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Cardiovascular and cortisol reactivity and habituation to a virtual reality version of the Trier Social Stress Test: a pilot study
Lunds universitet.
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2010 (English)In: Psychoneuroendocrinology, ISSN 0306-4530, E-ISSN 1873-3360, Vol. 35, no 9, 1397-1403 p.Article in journal (Refereed) Published
Abstract [en]

The Trier Social Stress Test (TSST) is a widely used protocol to induce stress in laboratory settings. Briefly, in the TSST, the test participant is asked to hold a speech and to do an arithmetic task in front of an audience. In the present pilot study, we examined endocrine and autonomic reactivity and habituation to repeated stress provocations using a virtual reality (VR) version of TSST. The VR system was a CAVE™ system with three rear projected walls (4 m×3 m), and one floor projection. The system also included a head tracking system and passive stereoscopy. The virtual audience consisted of one woman, and two men. Ten healthy men, mean age 28.3 years (24-38 years), were confronted with the test twice (1 week between sessions), during which salivary cortisol, heart rate (HR), high frequency heart rate variability (HF-HRV, parasympathetic activity), and T-wave amplitude (TWA, suggested to be related to sympathetic influence on myocardial performance) were assessed. Cortisol secretion showed a marked increase (88% vs. baseline) during the first stress provocation, but habituated in the second session. The magnitude of HR and TWA reactivity during stress provocation was approximately the same at both sessions, implying a stable increase in sympathetic activity. Heart rate showed a maximum increase of 40% at the first session, and 32% at the second. TWA showed a maximum decrease of 42% at the first session, and 39% at the second. The results resemble those obtained in prior studies using the real-life TSST. If these results can be replicated with larger samples, VR technology may be used as a simple and standardized tool for social stress induction in experimental settings.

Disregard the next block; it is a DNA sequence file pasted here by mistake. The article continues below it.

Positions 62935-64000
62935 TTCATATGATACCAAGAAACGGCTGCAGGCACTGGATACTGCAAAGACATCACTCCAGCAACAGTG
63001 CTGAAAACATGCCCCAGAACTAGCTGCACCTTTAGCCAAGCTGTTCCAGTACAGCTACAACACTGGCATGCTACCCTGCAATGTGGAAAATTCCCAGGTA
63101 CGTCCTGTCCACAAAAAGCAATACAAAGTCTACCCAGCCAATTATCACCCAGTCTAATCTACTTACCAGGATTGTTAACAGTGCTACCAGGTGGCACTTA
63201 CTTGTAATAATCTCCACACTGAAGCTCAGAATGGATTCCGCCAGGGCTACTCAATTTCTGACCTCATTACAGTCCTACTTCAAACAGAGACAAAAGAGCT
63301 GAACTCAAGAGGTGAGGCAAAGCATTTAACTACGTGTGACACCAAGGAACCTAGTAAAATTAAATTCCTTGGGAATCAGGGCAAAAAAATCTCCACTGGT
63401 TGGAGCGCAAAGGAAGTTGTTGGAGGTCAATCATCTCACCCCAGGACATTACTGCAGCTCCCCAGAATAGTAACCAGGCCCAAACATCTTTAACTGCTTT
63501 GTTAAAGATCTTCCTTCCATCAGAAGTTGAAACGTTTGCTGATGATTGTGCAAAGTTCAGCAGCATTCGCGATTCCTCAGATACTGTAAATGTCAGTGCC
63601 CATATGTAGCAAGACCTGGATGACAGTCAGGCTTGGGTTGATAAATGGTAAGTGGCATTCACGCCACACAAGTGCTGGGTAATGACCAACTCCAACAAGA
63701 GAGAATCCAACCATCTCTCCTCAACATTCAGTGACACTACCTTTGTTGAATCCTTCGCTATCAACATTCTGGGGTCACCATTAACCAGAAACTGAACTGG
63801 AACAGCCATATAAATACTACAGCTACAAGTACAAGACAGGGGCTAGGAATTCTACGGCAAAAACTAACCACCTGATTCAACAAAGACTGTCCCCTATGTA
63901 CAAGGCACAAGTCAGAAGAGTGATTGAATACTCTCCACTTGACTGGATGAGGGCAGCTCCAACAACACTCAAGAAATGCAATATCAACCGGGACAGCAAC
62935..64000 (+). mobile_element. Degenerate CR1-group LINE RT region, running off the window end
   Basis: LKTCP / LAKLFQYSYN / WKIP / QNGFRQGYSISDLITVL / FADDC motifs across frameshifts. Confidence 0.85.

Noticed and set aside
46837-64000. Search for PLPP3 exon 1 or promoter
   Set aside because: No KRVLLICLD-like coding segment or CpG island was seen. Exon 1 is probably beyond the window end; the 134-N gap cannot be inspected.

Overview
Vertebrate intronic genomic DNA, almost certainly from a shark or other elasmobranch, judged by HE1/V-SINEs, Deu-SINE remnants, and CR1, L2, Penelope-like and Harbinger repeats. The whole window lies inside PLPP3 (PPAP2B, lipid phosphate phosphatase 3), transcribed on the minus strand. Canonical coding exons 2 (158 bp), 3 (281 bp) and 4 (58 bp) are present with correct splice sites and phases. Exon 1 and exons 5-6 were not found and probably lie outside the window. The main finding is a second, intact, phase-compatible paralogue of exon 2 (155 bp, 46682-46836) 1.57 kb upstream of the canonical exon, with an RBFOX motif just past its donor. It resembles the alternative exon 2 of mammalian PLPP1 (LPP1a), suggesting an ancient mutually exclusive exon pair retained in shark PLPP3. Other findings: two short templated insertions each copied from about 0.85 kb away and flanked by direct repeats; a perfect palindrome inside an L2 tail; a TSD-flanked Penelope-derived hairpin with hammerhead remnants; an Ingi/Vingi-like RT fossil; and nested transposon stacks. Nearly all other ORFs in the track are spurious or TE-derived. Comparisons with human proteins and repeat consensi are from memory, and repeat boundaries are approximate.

Place, publisher, year, edition, pages
2010. Vol. 35, no 9, 1397-1403 p.
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Physiology Psychology
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URN: urn:nbn:se:hkr:diva-13075DOI: 10.1016/j.psyneuen.2010.04.003ISI: 000283019200014PubMedID: 20451329OAI: oai:DiVA.org:hkr-13075DiVA: diva2:754196
Available from: 2014-10-09 Created: 2014-10-09 Last updated: 2017-12-05Bibliographically approved

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Jönsson, Peter

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CiteExportLink to record
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Citation style
  • apa
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  • modern-language-association-8th-edition
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